On Monday, NBA star LeBron James’ son, Bronny James, was hospitalized after experiencing cardiac arrest during basketball practice at the University of Southern California. While the incoming USC freshman has since been released from the intensive care unit and is listed in stable condition, according to a family spokesperson, the incident has renewed public speculation surrounding cardiac arrest and myocarditis related to the COVID-19 vaccine.
Earlier this year, Buffalo Bills safety Damar Hamlin collapsed on the field following a hit during a Monday Night Football game against the Cincinnati Bengals. Shortly thereafter, some people on social media began pointing blame at the COVID-19 vaccine in an latest attempt to undermine the vaccine’s efficacy.
At the time, Dr. Michael Emery, cardiologist and co-director of the sports cardiology center at Cleveland Clinic, told Fortune, “The [suggested] link between the COVID-19 vaccine [and cardiac arrest] is wildly and irresponsibly speculative from a very vocal minority.”
According to The Sports Institute, roughly one or two in every 100,000 young athletes experience a sudden cardiac arrest each year, with African American males being at greater risk (nearly six in 100,000).
Sudden cardiac arrest in young athletes is typically caused by a “structural or electrical abnormality of the heart.” In some cases, excessive stress can trigger a rare underlying heart issue that has not been previously detected, or has not been picked up by scans, and can “put the heart into a rhythm that is not sustainable for long periods of time, and hence, the patient usually collapses,” Dr. Doris Chan, an interventional cardiologist at NYU Langone Hospital—Brooklyn, previously told Fortune.
What is myocarditis?
Myocarditis is inflammation of the heart. Although vaccines and viruses, not just those related to COVID-19, can cause myocarditis, instances are rare. Myocarditis can cause a person to become very sick and require hospitalization. And it can also lead to cardiac arrest, which is an electrical malfunction of the heart.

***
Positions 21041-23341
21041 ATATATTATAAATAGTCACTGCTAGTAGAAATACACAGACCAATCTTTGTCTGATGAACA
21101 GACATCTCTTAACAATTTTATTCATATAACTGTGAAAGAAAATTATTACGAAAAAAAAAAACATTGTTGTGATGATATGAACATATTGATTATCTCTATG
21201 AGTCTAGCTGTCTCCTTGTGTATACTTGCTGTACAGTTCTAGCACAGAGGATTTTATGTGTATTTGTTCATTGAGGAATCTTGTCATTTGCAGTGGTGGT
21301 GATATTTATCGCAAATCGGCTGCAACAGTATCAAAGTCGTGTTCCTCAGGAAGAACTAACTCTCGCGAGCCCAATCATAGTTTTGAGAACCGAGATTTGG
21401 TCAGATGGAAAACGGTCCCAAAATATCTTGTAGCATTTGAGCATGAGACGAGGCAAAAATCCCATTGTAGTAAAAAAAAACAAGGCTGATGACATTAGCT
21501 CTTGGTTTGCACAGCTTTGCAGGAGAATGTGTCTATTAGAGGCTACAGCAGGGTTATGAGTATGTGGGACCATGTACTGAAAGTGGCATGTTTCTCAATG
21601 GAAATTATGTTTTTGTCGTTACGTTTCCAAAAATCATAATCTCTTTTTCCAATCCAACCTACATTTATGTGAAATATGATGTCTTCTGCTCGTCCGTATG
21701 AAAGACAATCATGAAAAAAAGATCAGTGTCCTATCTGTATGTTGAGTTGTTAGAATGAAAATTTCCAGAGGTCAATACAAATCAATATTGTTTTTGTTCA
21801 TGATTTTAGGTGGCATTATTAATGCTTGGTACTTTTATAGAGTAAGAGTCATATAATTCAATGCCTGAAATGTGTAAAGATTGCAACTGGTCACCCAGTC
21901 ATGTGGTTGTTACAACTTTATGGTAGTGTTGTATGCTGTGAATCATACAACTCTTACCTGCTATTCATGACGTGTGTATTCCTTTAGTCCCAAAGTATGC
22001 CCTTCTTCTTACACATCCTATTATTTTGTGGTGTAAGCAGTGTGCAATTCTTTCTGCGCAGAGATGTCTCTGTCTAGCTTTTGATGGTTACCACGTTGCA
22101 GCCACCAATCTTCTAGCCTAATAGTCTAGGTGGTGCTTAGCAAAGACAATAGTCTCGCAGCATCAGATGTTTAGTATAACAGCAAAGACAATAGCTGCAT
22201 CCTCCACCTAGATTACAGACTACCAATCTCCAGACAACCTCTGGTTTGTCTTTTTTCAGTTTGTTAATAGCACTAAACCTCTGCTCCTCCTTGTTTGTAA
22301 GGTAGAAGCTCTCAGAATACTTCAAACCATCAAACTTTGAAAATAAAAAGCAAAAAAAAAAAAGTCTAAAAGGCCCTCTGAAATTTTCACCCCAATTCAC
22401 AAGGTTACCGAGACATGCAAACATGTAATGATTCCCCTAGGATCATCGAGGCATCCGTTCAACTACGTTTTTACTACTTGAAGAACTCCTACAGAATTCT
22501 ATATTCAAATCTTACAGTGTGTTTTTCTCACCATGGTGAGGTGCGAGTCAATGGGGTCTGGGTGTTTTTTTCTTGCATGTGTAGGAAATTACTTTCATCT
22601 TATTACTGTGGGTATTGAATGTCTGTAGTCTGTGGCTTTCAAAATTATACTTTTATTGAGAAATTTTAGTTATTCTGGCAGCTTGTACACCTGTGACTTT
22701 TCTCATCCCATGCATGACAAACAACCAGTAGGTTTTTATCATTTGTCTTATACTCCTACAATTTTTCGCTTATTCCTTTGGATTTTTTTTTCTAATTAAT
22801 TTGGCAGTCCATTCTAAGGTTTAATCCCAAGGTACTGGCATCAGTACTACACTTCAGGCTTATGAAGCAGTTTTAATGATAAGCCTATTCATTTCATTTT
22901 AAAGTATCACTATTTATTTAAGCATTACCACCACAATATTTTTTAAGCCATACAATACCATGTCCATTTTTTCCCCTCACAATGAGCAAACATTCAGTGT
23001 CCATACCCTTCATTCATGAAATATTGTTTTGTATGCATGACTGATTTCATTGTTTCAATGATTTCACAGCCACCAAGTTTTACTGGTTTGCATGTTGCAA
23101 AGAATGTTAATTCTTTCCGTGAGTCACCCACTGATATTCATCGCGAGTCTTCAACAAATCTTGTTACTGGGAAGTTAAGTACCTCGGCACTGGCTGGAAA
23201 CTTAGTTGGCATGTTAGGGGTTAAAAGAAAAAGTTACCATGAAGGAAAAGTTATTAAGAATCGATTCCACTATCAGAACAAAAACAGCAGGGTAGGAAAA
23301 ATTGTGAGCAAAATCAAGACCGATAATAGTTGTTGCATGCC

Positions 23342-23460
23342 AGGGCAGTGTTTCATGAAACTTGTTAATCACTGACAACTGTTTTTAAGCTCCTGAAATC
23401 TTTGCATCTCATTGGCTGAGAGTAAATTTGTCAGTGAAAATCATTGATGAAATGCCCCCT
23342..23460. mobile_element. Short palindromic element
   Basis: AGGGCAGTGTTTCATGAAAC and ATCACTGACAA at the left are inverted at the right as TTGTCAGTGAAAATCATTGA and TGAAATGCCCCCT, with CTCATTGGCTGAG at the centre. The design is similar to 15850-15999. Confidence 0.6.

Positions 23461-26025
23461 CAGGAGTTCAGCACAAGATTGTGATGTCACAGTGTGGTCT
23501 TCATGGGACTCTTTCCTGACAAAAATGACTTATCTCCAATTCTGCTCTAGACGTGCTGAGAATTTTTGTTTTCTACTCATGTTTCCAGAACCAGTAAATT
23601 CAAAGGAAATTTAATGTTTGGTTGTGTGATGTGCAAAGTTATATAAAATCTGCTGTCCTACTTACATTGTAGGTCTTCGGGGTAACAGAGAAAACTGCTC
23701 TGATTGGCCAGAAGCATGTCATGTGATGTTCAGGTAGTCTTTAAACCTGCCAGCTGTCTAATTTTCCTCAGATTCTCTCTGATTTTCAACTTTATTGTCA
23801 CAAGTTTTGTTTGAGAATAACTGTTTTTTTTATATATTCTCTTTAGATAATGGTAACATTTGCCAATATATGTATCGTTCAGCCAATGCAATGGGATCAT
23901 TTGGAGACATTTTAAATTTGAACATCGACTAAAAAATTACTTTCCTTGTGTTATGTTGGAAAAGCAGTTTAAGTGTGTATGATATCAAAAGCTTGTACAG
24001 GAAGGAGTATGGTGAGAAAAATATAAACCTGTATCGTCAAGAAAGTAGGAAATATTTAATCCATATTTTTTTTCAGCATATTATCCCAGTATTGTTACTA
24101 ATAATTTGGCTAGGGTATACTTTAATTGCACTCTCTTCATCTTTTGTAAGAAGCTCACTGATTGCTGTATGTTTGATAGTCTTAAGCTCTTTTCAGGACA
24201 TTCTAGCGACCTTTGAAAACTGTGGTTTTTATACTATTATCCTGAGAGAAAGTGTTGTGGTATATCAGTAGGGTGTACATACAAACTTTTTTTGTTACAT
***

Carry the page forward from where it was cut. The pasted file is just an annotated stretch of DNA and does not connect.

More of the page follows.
“Myocarditis is often caused by viruses—any viral infection can cause it,” explained Emery. “It probably has to be a genetically susceptible person, but we don’t understand why some people get a virus and do fine and why some people get myocarditis.”
A study published in the American Heart Association journal found that the risk of developing myocarditis following a COVID-19 vaccine booster is low, and when it does occur, cases are typically mild. Teen boys and young men have the highest risk for myocarditis.
“We’ve always known that viruses can cause heart problems, and COVID is no different than other viruses that cause heart problems,” said Emery. “The problem is, so many people got COVID all at once that it looks like there’s a huge rash of [heart problems].”
If you have shortness of breath, excessive heart palpitations, or chest discomfort, then Emery recommends calling 911 and getting evaluated in a more comprehensive setting.
“You’re more likely to develop a serious illness from the COVID virus itself than you are a COVID vaccine,” Emery continued, as people who’ve contracted the virus can sometimes develop lingering effects, such as long COVID; require hospitalization; or may die from complications related to COVID-19.
“This is a case where correlation does not equal causation,” Emery said.